Also On: Xbox One
Publisher: Electronic Arts
Developer: EA Tiburon
What made NHL 16 great was that it knew how to make hockey exciting and engaging even if you weren't a fan of the sport. Like I wrote in my review, I don't know when I last sat down and watched Hockey Night in Canada or cared about who won gold at the Winter Olympics, but NHL 16 was so engrossing I didn't even mind watching the game just play out in front of me as my created player sat on the bench. It captured the speed and grace of the sport, while at the same time made it easy enough to play that even a relative novice could get into it.
NBA Live 16 does none of those things. Rather than portraying its sport in the best possible light — like NHL 16 does — it makes everything about basketball seem like a dull, grinding slog. The players move like they're trapped in molasses. The AI is braindead. The camera is slow. The controls are sluggish. Essentially, if there's a way for NBA Live 16 to make basketball more boring, you can be sure it does it.
I don't want to leave you thinking that NBA Live 16 is bad, though. No, bad would be memorable. It would be funny, provided you hadn't paid too much for it. It would have a personality. This game has none of those qualities. Rather, everything about the game feels dutiful, like it's doing what it does because it's what you expect out of a basketball game — nothing more, nothing less.
Take the career mode, for example. Instead of letting you feel like you have total control over your player's appearance, it gives you a few generic options — a few different skin tones, a few faces, a few facial hair options, and that's it. There is the possibility of taking a picture of yourself and importing it into the game, but…well, ask yourself if you've ever seen that pulled off correctly, and then think about whether this game, of all games, is going to be the one to figure it out.
From there, it's your generic road to NBA stardom. You get drafted in the first round, you start as a benchwarmer, you work your way up to an impressive career: it's precisely what you'd expect. If you want a deeper dive into the full NBA experience, you'd be better off looking at the NBA 2K series, because you're not getting that in NBA Live 16.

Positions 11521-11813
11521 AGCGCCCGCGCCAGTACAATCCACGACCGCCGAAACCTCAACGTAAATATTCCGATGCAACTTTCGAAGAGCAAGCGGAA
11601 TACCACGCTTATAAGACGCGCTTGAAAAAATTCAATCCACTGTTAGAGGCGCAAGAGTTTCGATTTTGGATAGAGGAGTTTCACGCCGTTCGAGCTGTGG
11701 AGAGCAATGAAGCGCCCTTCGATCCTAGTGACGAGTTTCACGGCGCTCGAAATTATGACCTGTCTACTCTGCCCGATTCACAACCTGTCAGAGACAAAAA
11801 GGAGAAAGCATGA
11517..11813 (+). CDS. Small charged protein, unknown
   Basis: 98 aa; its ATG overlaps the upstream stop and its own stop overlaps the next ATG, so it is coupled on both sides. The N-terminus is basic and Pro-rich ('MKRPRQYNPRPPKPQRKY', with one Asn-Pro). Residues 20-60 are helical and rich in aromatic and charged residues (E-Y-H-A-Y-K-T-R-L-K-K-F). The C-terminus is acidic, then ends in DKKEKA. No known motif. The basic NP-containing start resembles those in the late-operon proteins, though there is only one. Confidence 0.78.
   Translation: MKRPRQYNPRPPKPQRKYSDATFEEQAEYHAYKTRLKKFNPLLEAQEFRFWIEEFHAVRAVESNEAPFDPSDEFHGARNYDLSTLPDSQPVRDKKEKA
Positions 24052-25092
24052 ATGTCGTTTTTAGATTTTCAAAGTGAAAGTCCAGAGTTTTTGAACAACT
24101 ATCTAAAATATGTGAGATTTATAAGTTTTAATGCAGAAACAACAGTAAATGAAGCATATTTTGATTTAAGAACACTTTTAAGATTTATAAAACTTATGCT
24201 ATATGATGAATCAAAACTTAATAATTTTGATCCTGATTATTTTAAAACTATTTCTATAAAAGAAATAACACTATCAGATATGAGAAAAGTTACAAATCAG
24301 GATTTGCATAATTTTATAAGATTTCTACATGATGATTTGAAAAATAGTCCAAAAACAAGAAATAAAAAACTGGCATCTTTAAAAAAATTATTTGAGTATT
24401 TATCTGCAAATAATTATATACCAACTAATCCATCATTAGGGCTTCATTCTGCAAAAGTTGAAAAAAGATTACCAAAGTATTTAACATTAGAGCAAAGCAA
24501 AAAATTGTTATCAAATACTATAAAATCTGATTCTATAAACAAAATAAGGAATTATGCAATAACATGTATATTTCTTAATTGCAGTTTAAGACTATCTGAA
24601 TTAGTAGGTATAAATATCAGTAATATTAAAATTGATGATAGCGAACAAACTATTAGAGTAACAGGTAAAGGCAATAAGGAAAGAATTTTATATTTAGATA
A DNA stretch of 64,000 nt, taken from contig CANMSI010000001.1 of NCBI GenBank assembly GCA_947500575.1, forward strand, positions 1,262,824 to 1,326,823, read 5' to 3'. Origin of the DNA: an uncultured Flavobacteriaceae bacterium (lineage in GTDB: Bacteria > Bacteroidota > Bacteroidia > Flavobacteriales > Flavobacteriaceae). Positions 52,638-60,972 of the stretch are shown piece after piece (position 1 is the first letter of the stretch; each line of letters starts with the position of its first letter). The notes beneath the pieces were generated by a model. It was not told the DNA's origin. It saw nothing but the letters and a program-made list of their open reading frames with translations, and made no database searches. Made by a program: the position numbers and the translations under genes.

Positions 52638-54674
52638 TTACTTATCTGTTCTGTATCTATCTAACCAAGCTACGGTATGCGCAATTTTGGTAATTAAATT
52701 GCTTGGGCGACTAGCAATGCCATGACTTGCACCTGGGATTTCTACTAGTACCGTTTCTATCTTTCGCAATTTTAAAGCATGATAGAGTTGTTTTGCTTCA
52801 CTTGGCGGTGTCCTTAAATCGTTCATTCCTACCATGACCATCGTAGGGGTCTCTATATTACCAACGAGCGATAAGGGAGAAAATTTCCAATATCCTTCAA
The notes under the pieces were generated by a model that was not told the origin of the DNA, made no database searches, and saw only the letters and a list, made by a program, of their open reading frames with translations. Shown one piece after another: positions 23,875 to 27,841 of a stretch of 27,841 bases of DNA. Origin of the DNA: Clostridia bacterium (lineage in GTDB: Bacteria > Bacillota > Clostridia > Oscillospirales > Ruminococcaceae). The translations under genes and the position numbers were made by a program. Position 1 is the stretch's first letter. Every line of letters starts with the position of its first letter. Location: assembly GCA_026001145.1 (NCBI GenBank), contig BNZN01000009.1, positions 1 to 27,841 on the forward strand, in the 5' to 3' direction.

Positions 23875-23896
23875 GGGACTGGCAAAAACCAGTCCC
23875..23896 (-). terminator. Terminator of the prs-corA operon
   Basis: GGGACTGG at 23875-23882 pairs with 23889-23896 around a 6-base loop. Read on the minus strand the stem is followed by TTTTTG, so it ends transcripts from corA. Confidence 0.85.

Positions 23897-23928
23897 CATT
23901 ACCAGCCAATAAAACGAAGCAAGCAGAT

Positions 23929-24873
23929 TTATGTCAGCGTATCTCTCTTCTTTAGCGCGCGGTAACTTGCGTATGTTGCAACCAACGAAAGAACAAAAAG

The other modes are equally perfunctory. GM Dynasty mode, quick play, Ultimate Team — nothing will wow you, but none of it could disappoint you if you don't hope for too much.
The gameplay doesn't offer much more than that. Everyone, from the lowliest created player to LeBron James or Kevin Durant, moves at a snail's pace; while this may prevent any terrifying glitches from happening, it also means that you constantly feel like you're watching the game unfold at half-speed. You'll get to see the occasional nice move, but even when they happen — say, when Stephen Curry blows past defenders to get to the basket — it feels oddly pre-rendered, as the animation takes over for that one specific player doing it, while everyone around him moves at their slower speed.
I probably shouldn't complain too much about the sluggish movements, though, since if the players moved any faster, I don't think the camera would be able to pick them up. For a game that takes place within an awfully confined space, it's astounding how poorly NBA Liva 16 picks up everyone's movements or shows the ability to tell you where players are at any given time. This is particularly an issue in the game's career mode, since the game frequently cuts to angles that don't include you, and you only know you're somewhere on the other side of the floor because an arrow is unhelpfully pointing in your general direction. If any aspect of the game could truly be said to be bad, this would be it.
The rest of NBA Live 16, though? It's just kind of…meh. There's nothing so terrible about it that you'll regret ever having picked it up — there are no Jesus Bynum moments, in other words — but it's doubtful you'll have much fun playing it either.